An administrator for Aberdeen’s Sovereign Oilfield Group has already begun to have meetings with possible buyers of its main fabrication businesses.
Bruce Cartwright told the Press and Journal yesterday: “We are in the very early stages of this administration. I was only appointed yesterday, but I have already met interested people this morning and calls are continuing to come in from would-be buyers.”
Mr Cartwright, of PricewaterhouseCoopers, said a quick sale was the best way to save the 400 jobs at Sovereign.
The administration only involves the holding group, not the subsidiaries which continue to trade as normal.
There are four key businesses in the fabrication division: three in the Aberdeen area and the fourth based at Dunfermline.
Sovereign has been in the news frequently because of its problems.
Just last month, its shares plunged by 50% on the day it told investors it was uncertain its future trading performance would be able to support its debts. Sovereign also said the board was reviewing its strategic options, which included a debt-for-equity swap, a capital injection, and disposals of some or all of its operating subsidiaries.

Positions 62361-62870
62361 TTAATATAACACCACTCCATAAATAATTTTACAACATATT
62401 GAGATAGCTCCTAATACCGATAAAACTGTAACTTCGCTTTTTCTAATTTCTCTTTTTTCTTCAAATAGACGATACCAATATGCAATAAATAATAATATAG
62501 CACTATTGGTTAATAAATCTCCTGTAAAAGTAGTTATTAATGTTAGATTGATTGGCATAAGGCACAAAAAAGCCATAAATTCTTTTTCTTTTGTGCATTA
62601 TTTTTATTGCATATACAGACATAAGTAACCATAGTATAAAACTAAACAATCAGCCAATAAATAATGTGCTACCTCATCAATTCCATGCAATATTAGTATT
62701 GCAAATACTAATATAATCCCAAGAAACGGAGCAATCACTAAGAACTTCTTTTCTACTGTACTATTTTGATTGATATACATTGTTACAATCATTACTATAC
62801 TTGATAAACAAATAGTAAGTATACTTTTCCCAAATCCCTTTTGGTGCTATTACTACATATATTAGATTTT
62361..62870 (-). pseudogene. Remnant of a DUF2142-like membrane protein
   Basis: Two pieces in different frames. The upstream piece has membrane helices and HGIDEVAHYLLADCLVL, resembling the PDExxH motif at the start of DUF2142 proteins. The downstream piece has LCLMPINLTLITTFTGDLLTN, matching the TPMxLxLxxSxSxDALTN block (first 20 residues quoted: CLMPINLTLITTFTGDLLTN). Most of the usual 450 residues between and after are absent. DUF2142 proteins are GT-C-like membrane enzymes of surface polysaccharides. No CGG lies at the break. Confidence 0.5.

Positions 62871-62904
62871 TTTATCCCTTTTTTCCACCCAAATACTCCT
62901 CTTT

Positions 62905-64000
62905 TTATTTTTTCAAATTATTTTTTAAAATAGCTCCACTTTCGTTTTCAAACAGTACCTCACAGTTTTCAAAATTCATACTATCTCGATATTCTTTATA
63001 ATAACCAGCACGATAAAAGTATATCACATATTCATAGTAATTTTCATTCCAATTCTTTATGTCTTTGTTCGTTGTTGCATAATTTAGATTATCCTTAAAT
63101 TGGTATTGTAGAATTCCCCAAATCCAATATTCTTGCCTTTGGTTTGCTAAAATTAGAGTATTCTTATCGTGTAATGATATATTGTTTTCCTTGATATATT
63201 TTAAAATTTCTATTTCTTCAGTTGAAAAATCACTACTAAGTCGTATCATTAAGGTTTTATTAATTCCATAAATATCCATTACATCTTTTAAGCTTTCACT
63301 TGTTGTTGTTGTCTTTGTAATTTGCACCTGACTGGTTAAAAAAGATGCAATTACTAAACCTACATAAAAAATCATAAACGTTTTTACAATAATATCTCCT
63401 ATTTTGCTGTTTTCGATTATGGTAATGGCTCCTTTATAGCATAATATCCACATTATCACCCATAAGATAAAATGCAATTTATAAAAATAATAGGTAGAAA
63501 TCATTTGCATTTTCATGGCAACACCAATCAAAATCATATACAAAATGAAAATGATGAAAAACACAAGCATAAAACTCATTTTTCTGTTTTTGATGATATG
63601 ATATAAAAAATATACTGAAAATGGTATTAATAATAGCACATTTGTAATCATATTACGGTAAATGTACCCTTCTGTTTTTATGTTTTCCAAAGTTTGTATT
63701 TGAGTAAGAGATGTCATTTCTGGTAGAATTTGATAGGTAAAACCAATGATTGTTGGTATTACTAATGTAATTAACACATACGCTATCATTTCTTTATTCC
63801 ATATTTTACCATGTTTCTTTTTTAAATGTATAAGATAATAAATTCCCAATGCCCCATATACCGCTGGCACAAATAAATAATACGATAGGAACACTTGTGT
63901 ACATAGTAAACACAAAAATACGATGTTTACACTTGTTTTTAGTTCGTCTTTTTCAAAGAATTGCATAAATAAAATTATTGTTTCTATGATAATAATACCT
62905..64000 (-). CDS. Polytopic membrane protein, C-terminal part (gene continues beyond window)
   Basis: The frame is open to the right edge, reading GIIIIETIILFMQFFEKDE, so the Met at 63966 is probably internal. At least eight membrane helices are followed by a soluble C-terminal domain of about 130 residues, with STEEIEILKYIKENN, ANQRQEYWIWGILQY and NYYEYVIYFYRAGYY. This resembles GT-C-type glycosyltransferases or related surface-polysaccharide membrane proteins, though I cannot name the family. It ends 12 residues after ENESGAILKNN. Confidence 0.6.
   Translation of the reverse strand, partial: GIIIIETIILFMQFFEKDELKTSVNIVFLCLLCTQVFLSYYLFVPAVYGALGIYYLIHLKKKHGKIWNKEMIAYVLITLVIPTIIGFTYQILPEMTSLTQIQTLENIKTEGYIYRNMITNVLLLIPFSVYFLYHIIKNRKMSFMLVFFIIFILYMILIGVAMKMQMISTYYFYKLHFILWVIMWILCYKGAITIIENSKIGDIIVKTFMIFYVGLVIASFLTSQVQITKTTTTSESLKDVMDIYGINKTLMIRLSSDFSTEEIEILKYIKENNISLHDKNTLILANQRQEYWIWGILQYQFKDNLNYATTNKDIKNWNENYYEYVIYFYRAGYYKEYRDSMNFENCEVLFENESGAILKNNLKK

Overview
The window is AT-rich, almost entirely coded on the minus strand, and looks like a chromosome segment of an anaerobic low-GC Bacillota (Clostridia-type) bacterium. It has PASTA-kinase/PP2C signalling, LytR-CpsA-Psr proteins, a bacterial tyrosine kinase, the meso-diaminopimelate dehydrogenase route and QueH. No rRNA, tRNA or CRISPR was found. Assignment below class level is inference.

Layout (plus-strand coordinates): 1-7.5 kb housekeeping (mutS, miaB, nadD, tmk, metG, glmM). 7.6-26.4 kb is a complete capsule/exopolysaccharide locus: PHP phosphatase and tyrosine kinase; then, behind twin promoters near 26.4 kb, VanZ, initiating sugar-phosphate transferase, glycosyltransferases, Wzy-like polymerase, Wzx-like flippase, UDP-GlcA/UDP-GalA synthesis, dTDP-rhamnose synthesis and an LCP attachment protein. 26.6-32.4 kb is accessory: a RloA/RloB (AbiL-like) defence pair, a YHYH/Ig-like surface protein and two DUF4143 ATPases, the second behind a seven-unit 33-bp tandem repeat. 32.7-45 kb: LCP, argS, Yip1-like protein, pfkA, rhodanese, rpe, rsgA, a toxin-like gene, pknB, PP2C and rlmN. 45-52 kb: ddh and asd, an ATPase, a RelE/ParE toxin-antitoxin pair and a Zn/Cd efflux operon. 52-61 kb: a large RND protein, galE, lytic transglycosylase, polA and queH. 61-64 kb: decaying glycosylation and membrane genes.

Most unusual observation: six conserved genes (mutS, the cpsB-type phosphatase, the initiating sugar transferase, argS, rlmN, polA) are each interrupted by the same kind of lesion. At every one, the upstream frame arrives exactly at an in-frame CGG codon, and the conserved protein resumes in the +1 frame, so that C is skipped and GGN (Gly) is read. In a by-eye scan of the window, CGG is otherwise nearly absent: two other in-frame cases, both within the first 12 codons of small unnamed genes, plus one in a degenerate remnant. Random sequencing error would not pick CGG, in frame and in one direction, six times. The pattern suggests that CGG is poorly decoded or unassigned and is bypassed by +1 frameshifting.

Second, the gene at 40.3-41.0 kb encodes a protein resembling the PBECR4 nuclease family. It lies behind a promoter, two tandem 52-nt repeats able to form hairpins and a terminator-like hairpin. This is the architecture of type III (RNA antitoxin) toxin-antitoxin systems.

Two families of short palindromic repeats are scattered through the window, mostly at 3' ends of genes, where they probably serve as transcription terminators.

Mr Cartwright and colleague Graham Frost were appointed joint administrators at the request of the board on Wednesday.
Earlier that day, Sovereign received enforcement orders from creditors.
It has sold subsidiaries and properties in the past couple of years to raise money to reduce its debt and in line with its strategy of refocusing as a fabrication business.
The group revealed in December that it made pre-tax losses of £3.3million in the six months to September 30. This compared with a pre-tax deficit of £1.8million a year earlier.
Two top bosses also departed Sovereign in December.
The firm announced the resignations of chairman and chief executive Graham Burgess and finance director Julie Cowie.
Sovereign was formed in October 2003 by Mr Burgess and Peter Felter. Mr Burgess has spent most of his career in the oil and gas industry.